An optical source S1 feeds optical data at a wavelength λS into one end of the length L of continuously extending single-mode fiber for signal amplification which is optically coupled into an input end 15 of a long haul single-mode communications link having a larger core diameter 15a of about 8 to 10 microns. A detector D or utilizing equipment is located at the output end of the link as desired.
A fiber coupler 12 is provided at the input end of fiber length L and includes a portion 12a which may be substantially identical to the single-mode fiber of length L, although it and other parts of coupler 12 could be larger single-mode fiber, in which case a tapered fiber portion may be needed to join the coupler to length L. A tapered fiber portion 12b of coupler 12 enables the entry of optical data at the wavelength λS coming from source S1 into length L. Another tapered fiber section 12c is provided to serve for the entry of energy from optical pump S2 at a wavelength λP into length L.
The two tapered optical fiber portions 12b and 12c are fabricated by reducing preforms in the conventional drawing process, as has been recently reported in the article entitled "Optical Fiber Tapers- A Novel Approach to Self Aligned Beam Expansion and Single Mode Hardware" by N. Amitay et al. in the Journal of Lightwave Technology, LT-5 (1), pages 70-76 (January 1987). The tapers are critical to the design of this inventive concept and come within the slowness criteria outlined in Chapter 19 of the publication Optical Waveguide Theory by A. W. Snyder and J. D. Love, Chapman and Hall, London, New York (1983). Snyder et al.'s "slowness criteria" is adhered to so as not to disturb single-mode and induce energy loss. The exact fabrication steps for the taper are not critical.
A similarly designed tapered optical fiber pigtail 13 is provided at the receiver end at the input to the long haul communications link 15 to extract the amplified signal at the desired wavelength λS. A tapered fiber portion 13a of the pigtail is shaped with an appropriate length 13b for acceptable transmission characteristics in accordance with the Snyder et al. publication.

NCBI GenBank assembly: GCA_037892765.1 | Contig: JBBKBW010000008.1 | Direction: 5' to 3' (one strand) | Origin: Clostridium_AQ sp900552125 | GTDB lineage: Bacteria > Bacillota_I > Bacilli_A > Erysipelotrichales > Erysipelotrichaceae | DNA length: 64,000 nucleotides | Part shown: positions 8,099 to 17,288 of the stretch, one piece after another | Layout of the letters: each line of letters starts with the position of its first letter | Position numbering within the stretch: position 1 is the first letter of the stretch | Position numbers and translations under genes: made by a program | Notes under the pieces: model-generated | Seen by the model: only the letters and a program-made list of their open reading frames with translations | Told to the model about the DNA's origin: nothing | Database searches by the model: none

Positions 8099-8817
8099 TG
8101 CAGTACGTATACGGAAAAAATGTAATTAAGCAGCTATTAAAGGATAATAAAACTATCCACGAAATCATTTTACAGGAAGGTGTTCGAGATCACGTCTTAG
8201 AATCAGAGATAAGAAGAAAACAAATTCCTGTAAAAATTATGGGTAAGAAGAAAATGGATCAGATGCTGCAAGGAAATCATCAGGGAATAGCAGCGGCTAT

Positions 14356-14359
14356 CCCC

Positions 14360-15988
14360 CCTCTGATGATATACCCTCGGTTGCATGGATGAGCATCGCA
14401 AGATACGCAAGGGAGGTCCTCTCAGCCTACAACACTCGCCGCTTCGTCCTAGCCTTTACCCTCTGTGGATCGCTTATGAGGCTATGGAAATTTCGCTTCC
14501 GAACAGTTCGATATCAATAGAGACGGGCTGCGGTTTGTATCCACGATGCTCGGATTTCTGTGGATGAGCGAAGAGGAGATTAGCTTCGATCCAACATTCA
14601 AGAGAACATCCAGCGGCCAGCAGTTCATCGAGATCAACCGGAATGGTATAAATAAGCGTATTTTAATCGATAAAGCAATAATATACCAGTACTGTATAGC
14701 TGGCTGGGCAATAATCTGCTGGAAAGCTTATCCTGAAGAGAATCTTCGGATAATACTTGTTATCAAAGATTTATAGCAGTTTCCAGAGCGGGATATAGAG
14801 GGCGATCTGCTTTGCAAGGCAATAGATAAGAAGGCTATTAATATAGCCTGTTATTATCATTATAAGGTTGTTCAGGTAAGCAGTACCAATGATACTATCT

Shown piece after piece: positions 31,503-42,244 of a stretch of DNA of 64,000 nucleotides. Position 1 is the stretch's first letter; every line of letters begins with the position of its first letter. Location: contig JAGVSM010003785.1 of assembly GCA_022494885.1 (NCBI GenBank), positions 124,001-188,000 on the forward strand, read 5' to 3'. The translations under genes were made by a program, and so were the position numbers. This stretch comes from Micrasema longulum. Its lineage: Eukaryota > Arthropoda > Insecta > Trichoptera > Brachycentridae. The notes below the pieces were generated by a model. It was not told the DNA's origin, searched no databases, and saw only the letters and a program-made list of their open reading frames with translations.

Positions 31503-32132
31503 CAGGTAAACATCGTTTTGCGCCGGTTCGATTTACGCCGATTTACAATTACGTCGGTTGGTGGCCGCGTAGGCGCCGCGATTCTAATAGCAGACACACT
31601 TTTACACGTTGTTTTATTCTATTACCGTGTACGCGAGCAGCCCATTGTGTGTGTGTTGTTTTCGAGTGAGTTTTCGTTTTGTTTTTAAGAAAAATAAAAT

The fiber coupler is a wavelength selective coupler design for total power coupling of both the energy of S1 and S2 into fiber 11. With the exception of the tapered fiber portions, 12b and 12c, the fiber coupler is a well-established design, for example, such as that disclosed in U.S. Pat. No. 4,557,553 issued to Matthew N. McLandrich and entitled "Method of Wavelength Multiplexing in Fused Single-Mode Fiber Couplers". Two fibers 12a and 12a' are held together in an abutting side-by-side relationship, fused together, and elongated to produce the desired optical coupling characteristics between the fibers. The techniques for coupler fabrication are well-established and the exact manner by which these fabrication steps are performed is not critical for a thorough understanding of this inventive concept.
The phenomenon of stimulated Raman scattering (SRS) and its application to signal amplification also is well-understood and documented. The theory is covered in detail in several texts and publications, one of which being the article entitled "Nonlinear Optics in Fibers for Fiber Measurements and Special Device Functions" by C. Lin, in the Journal of Lightwave Technology, LT-4 (8), pages 1103-1115 (August 1986). The relevant theory points out that the amplification depends on the input power density, the effective gain length and the Raman gain coefficient. The latter two factors are composition dependent for the fiber link in use.
The signal wavelength λS is governed by the desire to operate at "preferred windows" in optical communication data links, such as the minimum in dispersion at 1.3 microns or minimum in attenuation at 1.5 microns. The pump wavelength λP is predetermined by available high power sources such as a ND:YAG laser operating at λP equal to 1.06 microns. The optical pulses from source S1 and S2 are simultaneously coupled into fiber taper portions 12b and 12c. The optical pulses are concentrated to much higher intensities in the tapered portions and interact over the length L. This results in the depleting of energy from the pump wavelength λP and amplifying the signal wavelength λS.
Using a standard silica core optical fiber with a peak in the Raman gain coefficient at 460 centimeters-1, a pump wavelength of 1.06 microns and a signal wavelength of 1.3 microns, amplification occurs with the generation of the fourth Stokes line in the fiber length L. The subsequently amplified light will not require repeaters over a long-haul optical transmission link of several hundred kilometers.
The use of tapered fibers to launch the signal and pump beams into the single-mode fiber link generates stimulated Raman scattering (SRS) to result in signal amplification. The amplified signal is coupled efficiently out of length L to communications link 15 using the tapered pigtail 13.